Secrets of the Amazon(.com)
Online shopping is quickly surpassing traditional shopping for more than just holiday deals and steals. From groceries and clothing to appliances and household décor, almost anything one needs can be purchased with a few clicks and delivered right to the front door. Convenient? Yes. Costly? Not if done right.
With more than 200 million users in over 185 countries, Amazon.com is one of the most popular ecommerce websites today, and the company does its best to hook a customer up. Here are eight ways:
If the price of an item drops within seven days of purchase, Amazon will refund the difference to the customer (if the item was sold and shipped by Amazon, not a third-party seller). For TVs and phones in specific, customers have 14 days to request a price difference refund if the item is being sold elsewhere for cheaper.
Send Amazon your used, unwanted phones, DVDs, video games and more and receive gift cards in exchange. Although the gift cards are for Amazon, as opposed to the cash given out by similar trade-in programs, the value tends to be much higher. An article on BuzzFeed.com points out that an iPhone 5 may fetch $75 on Gazelle but will bring in $225 in Amazon credit.
Amazon also hosts a number of microsites that offer even more savings.
Amazon Gold Box hosts popular, limited-time deals (think Cyber Monday-style) all year long.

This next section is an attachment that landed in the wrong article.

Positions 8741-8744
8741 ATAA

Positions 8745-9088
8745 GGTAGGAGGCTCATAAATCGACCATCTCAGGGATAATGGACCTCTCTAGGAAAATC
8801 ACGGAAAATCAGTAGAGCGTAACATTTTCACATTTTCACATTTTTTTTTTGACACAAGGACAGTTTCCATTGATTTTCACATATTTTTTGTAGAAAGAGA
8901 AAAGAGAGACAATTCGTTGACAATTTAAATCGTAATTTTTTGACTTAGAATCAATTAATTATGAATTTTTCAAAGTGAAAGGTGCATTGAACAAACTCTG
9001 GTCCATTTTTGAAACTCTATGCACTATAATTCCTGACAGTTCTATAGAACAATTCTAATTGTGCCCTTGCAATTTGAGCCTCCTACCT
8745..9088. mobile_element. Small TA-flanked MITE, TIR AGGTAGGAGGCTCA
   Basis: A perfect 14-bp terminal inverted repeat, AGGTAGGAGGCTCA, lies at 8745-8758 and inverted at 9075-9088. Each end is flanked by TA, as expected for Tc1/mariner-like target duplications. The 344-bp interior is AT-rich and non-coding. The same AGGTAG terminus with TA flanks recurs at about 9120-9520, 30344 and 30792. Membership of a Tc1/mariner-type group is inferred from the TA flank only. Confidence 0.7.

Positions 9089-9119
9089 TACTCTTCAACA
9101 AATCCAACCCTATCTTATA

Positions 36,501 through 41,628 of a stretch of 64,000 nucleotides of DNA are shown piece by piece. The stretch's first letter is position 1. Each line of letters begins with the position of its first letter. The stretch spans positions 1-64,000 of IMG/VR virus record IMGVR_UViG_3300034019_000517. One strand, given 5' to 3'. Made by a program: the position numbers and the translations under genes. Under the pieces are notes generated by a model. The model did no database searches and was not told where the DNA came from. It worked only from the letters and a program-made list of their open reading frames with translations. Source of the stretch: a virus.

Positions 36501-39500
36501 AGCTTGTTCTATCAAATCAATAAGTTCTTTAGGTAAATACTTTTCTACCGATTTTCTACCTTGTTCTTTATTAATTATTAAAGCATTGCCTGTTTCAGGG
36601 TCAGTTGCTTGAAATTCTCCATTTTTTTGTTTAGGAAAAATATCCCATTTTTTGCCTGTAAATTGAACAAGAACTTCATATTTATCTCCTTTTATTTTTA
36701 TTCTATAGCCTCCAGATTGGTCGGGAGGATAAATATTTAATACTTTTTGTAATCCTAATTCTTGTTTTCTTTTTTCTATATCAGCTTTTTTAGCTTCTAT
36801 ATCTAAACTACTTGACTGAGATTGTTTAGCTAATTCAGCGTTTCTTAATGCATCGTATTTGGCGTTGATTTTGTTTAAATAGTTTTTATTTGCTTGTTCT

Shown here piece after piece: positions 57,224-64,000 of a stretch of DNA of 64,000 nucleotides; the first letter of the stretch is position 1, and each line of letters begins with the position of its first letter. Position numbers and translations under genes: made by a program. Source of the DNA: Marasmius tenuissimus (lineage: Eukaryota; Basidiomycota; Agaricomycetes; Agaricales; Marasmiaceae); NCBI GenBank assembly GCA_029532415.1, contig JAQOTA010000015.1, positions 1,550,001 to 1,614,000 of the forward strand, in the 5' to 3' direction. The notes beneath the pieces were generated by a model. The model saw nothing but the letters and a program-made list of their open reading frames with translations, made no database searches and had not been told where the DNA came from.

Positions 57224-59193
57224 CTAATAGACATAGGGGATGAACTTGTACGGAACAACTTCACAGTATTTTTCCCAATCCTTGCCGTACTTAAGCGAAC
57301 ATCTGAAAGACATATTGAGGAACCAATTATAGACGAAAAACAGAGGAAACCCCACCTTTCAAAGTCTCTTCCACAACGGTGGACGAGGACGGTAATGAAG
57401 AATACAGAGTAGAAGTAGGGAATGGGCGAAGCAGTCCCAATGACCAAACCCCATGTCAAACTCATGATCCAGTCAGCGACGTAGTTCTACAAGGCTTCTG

Amazon Warehouse offers returned items at discounted prices. With labels such as “Like New” and “Very Good,” quality isn’t compromised—or a surprise.
Coupons is—you guessed it—and entire microsite of coupons for pretty much any type of item on the site, including household appliances, electronics, baby supplies, outdoor gear, clothing and more.
Amazon Outlet offers items at 30 percent off—or more.
MyHabit is dedicated to discounted designer goods.
Not everyone can afford $99 per month for Amazon Prime membership, but nearly anyone can benefit from the perks of membership, should a household member choose to be so kind. In fact, an Amazon Prime member can choose to be kind to four household members in total.
No sales tax (sometimes)
Third-party sellers on Amazon.com are not required to charge state sales tax, so purchasing big-ticket items from specific sellers can save a good amount of cash—if the seller chooses to take advantage of Amazon’s policy (not all do).
Free shipping (sort of)
For $99 a year, Amazon Prime members receive free 2-day shipping on most items. For students, the cost is only $49 per year, and comes with a free 6-month trial.
The Subscribe and Save program allows customers to subscribe to common household purchases such as shampoo, toothpaste, diapers and even food at a discounted price. Choose the quantity and frequency for delivery of the discounted items and receive an additional 15 percent off if five items or more are delivered on the same day.
Item arrives broken? They’ll replace it. Item arrives later than promised? There’s some money headed your way. Item never arrived (or was spotted by your kleptomaniac neighbor first)? Another is on its way—free of charge, of course.